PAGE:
In the early 70s, a group of visionary women got together in Frauenfeld, Switzerland, to debate why a banana, which does not grow in Switzerland, was cheaper than an apple, which does. Little did they know that their conversation would inspire, 25 years later, the launch of what is today a leading sustainability management consulting firm, BSD Consulting - Business. Sustainability. Development.
These women, known as the Banana Women, created the gebana association in 1988 with the goal of improving the working conditions of the banana workers and their families, and to spark a fair trade movement for the banana sector.
Nearly a decade later, while visiting banana producers in Nicaragua and Costa Rica, Peter Teuscher, working at the time as the Secretary-General of gebana, expressed disappointment, “after so many years of struggle, the working conditions of workers and producers had not improved substantially.”
As gebana began to achieve its vision of adding further social, economic and environmental value to existing commodity supply chains, another awakening was taking place thousands of miles away, in the boondocks of Brazil.
During a visit to rural communities in Brazil, a UNICEF local officer suggested that it would be productive to direct investments for development into rural communities in order to prevent the migration of families with children to poor urban areas. “I thought, yes, this makes total sense,” said Beat Grüninger, at the time, working as the Press Officer for the Swiss Committee for UNICEF and also as a Board Member of gebana. “Peter and I began discussing possibilities of how to advance socio-economic development and fair trade, and the concept of BSD evolved around starting an ethical trade organization,” said Beat. “The Banana Women’s civil society movement influenced our idea of creating a business that they had initially dreamed of,” he added.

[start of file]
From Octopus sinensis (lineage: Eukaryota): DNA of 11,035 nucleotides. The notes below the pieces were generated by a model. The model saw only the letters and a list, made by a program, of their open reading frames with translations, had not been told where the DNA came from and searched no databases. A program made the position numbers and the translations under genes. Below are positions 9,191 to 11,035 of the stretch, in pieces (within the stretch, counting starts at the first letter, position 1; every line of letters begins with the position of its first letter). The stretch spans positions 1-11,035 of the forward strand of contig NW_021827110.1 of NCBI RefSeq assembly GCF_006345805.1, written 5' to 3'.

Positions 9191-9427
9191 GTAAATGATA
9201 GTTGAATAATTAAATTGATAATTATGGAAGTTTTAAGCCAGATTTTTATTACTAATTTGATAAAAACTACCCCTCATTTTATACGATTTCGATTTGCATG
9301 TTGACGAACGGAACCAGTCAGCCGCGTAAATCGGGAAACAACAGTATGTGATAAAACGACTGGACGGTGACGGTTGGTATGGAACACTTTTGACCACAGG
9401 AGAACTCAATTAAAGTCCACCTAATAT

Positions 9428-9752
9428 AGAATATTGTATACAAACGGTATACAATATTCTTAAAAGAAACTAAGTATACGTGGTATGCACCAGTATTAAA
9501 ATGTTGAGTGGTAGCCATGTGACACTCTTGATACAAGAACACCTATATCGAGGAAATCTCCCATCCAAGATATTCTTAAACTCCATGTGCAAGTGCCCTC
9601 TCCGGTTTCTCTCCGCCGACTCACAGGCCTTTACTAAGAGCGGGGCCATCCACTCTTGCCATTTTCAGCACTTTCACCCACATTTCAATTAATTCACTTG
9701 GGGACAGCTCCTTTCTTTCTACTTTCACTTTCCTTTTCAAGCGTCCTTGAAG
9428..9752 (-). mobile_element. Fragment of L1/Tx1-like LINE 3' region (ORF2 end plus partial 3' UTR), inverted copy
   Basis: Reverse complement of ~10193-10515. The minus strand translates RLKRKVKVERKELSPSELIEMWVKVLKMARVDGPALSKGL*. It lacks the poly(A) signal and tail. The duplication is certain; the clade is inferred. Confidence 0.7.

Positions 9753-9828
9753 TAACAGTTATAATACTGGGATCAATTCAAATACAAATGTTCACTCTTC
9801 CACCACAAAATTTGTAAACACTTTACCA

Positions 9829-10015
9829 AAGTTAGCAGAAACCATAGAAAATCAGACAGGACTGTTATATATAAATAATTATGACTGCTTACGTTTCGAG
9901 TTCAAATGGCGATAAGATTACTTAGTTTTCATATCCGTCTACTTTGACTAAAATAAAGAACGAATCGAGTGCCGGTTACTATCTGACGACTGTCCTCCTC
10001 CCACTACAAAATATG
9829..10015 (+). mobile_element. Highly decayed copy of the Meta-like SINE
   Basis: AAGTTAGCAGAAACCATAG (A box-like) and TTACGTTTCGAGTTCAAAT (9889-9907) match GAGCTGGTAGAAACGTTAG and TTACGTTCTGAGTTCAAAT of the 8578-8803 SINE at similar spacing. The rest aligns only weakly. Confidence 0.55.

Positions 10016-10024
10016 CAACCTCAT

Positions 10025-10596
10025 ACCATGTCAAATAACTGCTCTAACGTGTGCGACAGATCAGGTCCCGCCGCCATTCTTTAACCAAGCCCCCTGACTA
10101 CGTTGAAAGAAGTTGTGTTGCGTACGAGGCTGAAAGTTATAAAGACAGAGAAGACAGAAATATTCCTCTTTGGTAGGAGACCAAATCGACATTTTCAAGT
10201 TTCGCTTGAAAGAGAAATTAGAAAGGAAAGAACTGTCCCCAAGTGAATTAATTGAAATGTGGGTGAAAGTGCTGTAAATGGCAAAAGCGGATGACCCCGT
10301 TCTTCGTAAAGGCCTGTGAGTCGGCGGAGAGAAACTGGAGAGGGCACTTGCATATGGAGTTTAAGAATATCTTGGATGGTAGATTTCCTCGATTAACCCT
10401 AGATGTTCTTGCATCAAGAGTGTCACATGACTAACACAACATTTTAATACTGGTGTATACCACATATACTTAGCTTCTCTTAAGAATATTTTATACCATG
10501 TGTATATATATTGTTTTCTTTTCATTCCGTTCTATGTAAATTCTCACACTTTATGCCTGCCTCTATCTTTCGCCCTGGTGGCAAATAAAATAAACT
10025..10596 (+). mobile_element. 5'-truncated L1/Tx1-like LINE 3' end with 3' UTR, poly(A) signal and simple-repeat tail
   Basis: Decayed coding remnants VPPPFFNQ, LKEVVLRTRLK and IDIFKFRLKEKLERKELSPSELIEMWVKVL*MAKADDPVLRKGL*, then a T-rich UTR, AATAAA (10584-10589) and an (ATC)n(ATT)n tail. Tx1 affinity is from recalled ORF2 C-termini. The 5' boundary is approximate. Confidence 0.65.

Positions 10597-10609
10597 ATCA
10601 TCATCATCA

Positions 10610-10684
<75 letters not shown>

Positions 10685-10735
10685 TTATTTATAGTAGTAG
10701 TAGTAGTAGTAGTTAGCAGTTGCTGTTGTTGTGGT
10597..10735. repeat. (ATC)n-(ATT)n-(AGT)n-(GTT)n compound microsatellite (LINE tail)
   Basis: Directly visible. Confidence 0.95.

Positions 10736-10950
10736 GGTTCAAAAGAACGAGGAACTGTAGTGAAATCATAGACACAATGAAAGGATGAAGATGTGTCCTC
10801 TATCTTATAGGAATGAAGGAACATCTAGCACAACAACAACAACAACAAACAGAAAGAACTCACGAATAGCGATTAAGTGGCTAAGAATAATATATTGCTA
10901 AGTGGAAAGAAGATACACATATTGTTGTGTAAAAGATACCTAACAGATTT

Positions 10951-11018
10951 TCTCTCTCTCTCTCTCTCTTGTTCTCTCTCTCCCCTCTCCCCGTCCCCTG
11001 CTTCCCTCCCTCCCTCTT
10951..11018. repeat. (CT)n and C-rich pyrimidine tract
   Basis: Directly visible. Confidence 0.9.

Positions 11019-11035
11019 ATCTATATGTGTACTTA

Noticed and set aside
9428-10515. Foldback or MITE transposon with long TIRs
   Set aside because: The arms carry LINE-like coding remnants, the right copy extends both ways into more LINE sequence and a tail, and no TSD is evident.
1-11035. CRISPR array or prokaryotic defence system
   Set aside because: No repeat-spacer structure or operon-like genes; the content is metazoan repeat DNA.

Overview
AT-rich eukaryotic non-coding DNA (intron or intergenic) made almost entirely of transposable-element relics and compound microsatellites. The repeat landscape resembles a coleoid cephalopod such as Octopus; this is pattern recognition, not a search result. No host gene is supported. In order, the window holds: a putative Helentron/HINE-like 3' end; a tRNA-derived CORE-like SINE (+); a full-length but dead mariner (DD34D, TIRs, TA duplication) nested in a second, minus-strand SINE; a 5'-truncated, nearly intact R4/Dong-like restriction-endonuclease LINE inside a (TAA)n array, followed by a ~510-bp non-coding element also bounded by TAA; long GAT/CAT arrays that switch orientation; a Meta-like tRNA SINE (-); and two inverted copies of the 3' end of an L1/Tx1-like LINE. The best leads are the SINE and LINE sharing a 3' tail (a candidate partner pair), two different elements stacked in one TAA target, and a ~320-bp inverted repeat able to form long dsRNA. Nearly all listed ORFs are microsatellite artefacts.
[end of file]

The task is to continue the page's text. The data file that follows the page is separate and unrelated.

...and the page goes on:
In May 1998, in Switzerland, BSD - Business meets Social Development - was officially launched as an incubator for sustainable enterprises. Together, Peter and Beat spearheaded the transformation process of the NGO gebana into a company that would be able to produce, trade and distribute ethically sourced goods to conscious consumers. While Peter structured the management systems of gebana in Switzerland, Beat’s focus in Brazil was to establish GMO-free supply chains of soybeans with small farmers.
As tools and services were developed and adapted, BSD gradually evolved in its early years to become a platform for solutions to address social issues in the supply chains of retailers, food and textile producers. In 2006, with Felipe Arango joining the team as partner, BSD expanded to Colombia and the BSD Group AG was founded.
“I would say that when Felipe Arango joined us in Brazil and later launched a very successful operation in Colombia, it marked a key moment for the evolution of BSD and we decided the time had come to launch the BSD Group.” says Peter. The brand also went through an important transformation shortly thereafter, changing its name from Business meets Social Development to Business. Sustainability. Development.
Beat explains that “By the time we established the BSD Group, the concept of sustainability had become mainstream, taking us beyond the social realm and into the environmental and economic arenas.”
After launching the BSD Group and a well-structured licensing model, BSD began to expand its activities worldwide, aggregating another eight offices across four continents.